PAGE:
The Texas Supreme Court concluded that a voter’s lack of immunity to COVID-19, without more, is not a “disability” as defined by the Election Code.
The decision means that election officials in Dallas, Cameron, El Paso, Harris and Travis Counties are incorrect to include fear of contracting COVID-19 as a “disability” on mail-in ballot applications.
Attorney General Ken Paxton celebrated the decision saying in a statement, “I applaud the Texas Supreme Court for ruling that certain election officials’ definition of ‘disability’ does not trump that of the Legislature, which has determined that widespread mail-in balloting carries unacceptable risks of corruption and fraud. Election officials have a duty to reject mail-in ballot applications from voters who are not entitled to vote by mail. In-person voting is the surest way to maintain the integrity of our elections, prevent voter fraud and guarantee that every voter is who they claim to be.”
Election law established by the Texas Legislature generally requires in-person voting, and allows mail balloting only for those over 65, injured or disabled or out of the country.
The decision is considered a loss for the Texas Democratic Party who had received positive decisions on the measure from two lower courts and most recently in federal court. Texas Democratic Party Chairman Gilberto Hinojosa issued the following statement:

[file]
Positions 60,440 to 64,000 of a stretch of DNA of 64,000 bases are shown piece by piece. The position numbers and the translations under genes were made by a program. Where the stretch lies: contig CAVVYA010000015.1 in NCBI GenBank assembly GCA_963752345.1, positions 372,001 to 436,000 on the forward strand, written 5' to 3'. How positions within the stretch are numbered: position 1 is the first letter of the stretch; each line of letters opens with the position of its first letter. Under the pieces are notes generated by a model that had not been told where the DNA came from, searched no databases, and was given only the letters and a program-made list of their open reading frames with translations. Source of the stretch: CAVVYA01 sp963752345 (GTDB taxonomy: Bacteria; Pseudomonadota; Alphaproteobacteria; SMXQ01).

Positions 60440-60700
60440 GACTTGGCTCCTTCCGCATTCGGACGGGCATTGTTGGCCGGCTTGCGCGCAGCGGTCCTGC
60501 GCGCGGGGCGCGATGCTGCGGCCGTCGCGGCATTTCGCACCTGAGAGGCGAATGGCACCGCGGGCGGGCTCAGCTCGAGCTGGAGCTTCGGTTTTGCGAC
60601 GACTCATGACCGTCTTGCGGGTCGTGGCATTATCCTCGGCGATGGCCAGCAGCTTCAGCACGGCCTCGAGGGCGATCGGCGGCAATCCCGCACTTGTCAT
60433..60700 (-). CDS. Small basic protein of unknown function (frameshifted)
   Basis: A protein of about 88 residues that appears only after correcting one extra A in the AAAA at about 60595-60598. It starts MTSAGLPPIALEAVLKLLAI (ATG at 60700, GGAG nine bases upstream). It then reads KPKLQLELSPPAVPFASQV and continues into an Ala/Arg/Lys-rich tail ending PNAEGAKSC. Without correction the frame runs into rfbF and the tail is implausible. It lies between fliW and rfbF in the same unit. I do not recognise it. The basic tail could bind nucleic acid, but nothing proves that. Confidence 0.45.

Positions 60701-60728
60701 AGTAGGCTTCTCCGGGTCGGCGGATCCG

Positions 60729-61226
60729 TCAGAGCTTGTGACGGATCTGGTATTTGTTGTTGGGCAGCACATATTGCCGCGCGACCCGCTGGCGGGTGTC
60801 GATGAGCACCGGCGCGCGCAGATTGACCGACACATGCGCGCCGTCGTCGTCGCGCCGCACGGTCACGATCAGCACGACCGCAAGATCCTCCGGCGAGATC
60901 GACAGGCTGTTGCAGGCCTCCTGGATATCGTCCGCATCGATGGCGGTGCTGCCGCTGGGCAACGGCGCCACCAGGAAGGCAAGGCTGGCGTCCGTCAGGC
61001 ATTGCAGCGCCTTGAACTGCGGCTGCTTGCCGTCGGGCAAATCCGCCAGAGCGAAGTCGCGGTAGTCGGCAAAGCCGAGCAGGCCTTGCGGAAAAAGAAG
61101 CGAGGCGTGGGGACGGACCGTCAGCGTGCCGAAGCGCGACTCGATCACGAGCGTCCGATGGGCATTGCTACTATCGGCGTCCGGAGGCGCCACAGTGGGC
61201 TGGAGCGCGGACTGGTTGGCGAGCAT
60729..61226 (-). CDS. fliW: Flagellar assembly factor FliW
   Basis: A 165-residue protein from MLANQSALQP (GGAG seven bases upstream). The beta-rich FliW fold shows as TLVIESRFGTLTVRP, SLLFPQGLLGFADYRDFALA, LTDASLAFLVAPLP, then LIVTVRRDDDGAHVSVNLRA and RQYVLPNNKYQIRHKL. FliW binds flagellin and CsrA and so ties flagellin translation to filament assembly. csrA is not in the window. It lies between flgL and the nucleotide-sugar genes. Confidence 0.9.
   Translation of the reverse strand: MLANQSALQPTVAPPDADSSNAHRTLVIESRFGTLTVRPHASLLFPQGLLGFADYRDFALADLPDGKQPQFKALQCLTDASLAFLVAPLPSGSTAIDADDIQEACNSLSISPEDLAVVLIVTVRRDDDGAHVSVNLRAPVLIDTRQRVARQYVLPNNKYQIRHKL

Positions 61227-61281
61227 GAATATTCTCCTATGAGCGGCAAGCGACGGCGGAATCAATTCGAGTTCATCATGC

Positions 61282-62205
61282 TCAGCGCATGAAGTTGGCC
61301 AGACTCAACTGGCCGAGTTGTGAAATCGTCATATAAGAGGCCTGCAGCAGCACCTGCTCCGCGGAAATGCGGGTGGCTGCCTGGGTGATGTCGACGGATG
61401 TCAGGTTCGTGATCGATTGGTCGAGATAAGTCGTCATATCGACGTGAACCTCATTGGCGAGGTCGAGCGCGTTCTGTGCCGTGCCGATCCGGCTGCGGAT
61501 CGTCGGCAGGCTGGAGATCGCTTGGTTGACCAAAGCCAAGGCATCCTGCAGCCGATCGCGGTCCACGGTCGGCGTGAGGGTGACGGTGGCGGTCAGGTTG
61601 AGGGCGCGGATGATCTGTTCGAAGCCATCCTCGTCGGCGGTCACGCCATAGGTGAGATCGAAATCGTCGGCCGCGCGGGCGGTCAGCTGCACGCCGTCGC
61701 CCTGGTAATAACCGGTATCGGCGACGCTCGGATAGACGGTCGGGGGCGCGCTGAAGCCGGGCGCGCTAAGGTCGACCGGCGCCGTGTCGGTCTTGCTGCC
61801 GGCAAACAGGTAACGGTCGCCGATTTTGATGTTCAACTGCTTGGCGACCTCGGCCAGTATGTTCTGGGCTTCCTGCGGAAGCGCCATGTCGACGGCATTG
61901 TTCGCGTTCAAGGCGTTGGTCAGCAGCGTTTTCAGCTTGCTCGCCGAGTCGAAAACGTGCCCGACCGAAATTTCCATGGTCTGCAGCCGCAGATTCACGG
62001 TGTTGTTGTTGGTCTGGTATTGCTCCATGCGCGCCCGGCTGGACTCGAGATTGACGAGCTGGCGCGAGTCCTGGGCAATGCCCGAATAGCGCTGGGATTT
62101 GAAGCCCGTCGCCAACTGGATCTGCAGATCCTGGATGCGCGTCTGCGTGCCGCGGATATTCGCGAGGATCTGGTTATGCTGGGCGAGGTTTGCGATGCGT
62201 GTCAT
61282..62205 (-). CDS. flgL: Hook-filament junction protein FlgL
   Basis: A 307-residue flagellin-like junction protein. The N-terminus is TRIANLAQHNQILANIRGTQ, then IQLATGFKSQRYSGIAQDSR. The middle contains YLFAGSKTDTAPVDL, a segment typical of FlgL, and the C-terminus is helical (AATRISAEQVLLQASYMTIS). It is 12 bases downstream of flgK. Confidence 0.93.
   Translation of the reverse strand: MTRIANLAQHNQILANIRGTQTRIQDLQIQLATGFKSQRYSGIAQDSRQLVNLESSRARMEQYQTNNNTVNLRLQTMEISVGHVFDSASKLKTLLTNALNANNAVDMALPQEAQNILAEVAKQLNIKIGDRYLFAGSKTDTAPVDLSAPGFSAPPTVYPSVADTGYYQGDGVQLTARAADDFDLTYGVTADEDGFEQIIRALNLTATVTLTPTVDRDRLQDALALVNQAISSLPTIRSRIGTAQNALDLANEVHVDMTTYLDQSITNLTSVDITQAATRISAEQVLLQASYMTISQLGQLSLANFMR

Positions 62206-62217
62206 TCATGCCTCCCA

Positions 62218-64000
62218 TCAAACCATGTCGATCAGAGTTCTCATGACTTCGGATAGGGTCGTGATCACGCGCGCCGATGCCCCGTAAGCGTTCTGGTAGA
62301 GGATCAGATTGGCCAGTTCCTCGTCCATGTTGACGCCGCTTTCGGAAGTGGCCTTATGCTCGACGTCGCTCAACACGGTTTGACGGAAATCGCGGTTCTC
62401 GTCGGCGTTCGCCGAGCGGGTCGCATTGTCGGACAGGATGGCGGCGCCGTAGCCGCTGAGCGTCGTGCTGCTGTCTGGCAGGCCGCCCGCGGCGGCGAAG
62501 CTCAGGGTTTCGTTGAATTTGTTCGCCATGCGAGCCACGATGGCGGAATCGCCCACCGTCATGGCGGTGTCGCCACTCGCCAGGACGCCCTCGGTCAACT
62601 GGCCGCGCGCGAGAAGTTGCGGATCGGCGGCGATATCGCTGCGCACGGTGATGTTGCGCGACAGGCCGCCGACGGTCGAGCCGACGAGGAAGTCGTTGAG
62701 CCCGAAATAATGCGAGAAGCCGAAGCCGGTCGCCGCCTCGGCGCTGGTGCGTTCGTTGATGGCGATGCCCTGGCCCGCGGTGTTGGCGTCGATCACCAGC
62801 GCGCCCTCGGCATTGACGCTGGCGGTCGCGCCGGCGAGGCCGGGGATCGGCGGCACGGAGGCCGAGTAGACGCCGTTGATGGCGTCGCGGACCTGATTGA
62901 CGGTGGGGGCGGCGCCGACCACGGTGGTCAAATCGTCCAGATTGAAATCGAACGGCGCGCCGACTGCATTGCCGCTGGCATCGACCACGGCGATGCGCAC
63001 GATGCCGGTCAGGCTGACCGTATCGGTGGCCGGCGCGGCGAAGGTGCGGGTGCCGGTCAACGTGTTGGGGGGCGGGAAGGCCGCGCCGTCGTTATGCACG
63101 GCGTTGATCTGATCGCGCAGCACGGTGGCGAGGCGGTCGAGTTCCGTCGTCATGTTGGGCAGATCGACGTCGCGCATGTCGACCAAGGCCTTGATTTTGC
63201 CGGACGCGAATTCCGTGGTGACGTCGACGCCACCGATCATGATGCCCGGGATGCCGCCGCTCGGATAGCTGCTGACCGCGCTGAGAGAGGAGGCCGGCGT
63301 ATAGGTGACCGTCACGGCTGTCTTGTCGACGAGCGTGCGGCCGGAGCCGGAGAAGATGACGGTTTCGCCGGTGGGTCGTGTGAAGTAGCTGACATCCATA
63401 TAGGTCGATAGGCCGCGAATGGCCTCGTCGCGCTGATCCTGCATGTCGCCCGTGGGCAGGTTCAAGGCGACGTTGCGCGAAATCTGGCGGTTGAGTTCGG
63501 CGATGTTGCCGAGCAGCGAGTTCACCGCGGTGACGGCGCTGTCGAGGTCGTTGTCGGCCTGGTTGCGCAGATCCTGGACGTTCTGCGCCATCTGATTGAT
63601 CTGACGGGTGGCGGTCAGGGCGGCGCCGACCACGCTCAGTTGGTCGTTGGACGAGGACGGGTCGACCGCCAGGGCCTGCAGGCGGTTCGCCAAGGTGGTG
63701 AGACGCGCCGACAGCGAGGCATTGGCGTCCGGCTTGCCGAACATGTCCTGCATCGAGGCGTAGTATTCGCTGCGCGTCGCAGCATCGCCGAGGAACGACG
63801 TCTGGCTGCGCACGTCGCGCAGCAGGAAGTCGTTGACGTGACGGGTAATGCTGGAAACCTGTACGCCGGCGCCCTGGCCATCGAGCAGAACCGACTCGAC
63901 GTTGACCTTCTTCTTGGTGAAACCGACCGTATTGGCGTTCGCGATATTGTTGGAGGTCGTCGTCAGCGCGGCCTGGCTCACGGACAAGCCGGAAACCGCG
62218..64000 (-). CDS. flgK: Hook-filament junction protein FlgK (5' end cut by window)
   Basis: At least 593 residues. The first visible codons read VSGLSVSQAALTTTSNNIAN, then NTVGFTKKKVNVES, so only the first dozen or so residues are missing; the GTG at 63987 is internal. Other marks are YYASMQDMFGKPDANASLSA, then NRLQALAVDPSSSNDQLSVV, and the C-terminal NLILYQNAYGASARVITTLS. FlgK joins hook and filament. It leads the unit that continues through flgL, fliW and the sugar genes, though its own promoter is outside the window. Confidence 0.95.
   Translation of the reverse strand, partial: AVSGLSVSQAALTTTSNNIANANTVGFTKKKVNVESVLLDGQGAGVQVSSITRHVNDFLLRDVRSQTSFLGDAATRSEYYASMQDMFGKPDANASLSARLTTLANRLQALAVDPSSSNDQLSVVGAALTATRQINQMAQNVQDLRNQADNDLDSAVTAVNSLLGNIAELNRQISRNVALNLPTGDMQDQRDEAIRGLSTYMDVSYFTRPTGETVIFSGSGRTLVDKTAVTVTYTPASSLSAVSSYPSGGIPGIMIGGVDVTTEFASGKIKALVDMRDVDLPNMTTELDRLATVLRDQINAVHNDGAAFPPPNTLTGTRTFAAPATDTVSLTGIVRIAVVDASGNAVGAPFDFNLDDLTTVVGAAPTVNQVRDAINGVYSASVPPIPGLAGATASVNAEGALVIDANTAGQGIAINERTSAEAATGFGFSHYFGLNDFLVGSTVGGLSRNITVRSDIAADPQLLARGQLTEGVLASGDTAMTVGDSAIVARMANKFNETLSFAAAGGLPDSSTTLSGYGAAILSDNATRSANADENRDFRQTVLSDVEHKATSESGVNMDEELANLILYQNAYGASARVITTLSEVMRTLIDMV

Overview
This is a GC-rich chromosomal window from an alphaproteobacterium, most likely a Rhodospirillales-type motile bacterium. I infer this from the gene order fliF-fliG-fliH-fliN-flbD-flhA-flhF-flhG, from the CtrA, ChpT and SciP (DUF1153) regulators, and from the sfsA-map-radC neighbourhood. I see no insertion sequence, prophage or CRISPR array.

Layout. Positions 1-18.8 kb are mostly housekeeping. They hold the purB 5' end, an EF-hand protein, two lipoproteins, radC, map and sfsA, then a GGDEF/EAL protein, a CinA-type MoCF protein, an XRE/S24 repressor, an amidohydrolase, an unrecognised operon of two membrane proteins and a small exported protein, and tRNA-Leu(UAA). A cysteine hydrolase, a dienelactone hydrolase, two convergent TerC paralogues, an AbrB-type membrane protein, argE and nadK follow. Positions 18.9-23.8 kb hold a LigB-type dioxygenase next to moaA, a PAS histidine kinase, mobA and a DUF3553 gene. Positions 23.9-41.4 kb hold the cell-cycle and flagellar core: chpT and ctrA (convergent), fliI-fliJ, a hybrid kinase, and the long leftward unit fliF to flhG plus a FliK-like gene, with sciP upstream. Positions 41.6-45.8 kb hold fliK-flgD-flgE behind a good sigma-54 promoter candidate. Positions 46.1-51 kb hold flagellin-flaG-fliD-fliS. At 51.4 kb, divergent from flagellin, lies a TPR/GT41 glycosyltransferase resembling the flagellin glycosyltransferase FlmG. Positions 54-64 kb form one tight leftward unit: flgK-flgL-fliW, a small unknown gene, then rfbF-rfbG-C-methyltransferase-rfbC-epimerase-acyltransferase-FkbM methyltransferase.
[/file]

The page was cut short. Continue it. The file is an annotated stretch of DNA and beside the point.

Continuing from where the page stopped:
“Leave it to the all-Republican Texas Supreme Court to put out 45 pages of opinion and give no guidance to voters about who can vote by mail during a pandemic -- even after one of the Supreme Court justices under the age of 65 contracted coronavirus last week. This is reflective of Texas Republican leadership that long ago failed to serve Texans’ needs and interests.
Just last week Texas Supreme Court Justice Debra Lehrmann announced that she and her husband has tested positive for the novel coronavirus, becoming the first high-ranking state official with COVID-19.
The Democrats will now turn their attention to their Federal lawsuit that has been appealed by the State of Texas. After the 5th Circuit Court of Appeals rules on that case, it can then be appealed to the US Supreme Court. About that option, Chairman Hinojosa said, “Now, it is up to the federal court to ensure basic constitutional rights still exist in Texas and ensure that Texans have a right to vote safely and not put their health at-risk.”